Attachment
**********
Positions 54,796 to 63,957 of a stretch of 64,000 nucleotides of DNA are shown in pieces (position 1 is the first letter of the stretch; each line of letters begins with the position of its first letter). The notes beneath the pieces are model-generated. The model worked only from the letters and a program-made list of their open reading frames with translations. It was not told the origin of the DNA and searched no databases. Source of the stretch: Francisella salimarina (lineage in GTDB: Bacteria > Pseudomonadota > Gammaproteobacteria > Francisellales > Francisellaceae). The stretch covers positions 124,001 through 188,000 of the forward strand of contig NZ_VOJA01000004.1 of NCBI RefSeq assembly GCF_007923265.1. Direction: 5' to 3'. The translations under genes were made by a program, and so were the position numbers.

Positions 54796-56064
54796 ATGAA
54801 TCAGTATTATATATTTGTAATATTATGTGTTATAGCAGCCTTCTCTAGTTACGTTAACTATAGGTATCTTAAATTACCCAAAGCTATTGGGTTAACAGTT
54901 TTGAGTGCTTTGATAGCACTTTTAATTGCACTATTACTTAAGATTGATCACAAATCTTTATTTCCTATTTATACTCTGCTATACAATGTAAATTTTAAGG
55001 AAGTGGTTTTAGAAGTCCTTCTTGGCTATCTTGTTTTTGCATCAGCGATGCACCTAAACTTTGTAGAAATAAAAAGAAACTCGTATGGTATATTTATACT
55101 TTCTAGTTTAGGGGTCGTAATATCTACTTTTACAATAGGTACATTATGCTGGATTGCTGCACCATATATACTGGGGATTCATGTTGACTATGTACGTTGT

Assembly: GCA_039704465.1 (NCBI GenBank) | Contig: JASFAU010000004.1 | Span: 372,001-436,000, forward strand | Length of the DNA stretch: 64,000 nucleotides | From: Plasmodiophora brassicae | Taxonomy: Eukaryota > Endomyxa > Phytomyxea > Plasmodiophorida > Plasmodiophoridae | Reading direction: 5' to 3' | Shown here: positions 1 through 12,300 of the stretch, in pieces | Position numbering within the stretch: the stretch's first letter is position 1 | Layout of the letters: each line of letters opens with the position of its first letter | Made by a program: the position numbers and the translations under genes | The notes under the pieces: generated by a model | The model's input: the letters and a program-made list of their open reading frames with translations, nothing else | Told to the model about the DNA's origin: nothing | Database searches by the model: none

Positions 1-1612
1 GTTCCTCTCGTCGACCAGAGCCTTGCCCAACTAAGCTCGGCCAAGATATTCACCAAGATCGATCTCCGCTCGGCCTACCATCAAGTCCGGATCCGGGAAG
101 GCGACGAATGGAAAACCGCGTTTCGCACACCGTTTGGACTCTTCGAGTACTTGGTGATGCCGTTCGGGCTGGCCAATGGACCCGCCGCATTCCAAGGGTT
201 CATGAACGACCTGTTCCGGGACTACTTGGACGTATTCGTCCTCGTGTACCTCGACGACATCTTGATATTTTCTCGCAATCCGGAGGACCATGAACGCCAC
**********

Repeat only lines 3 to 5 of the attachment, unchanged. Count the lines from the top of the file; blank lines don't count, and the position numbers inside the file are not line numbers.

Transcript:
54796 ATGAA
54801 TCAGTATTATATATTTGTAATATTATGTGTTATAGCAGCCTTCTCTAGTTACGTTAACTATAGGTATCTTAAATTACCCAAAGCTATTGGGTTAACAGTT
54901 TTGAGTGCTTTGATAGCACTTTTAATTGCACTATTACTTAAGATTGATCACAAATCTTTATTTCCTATTTATACTCTGCTATACAATGTAAATTTTAAGG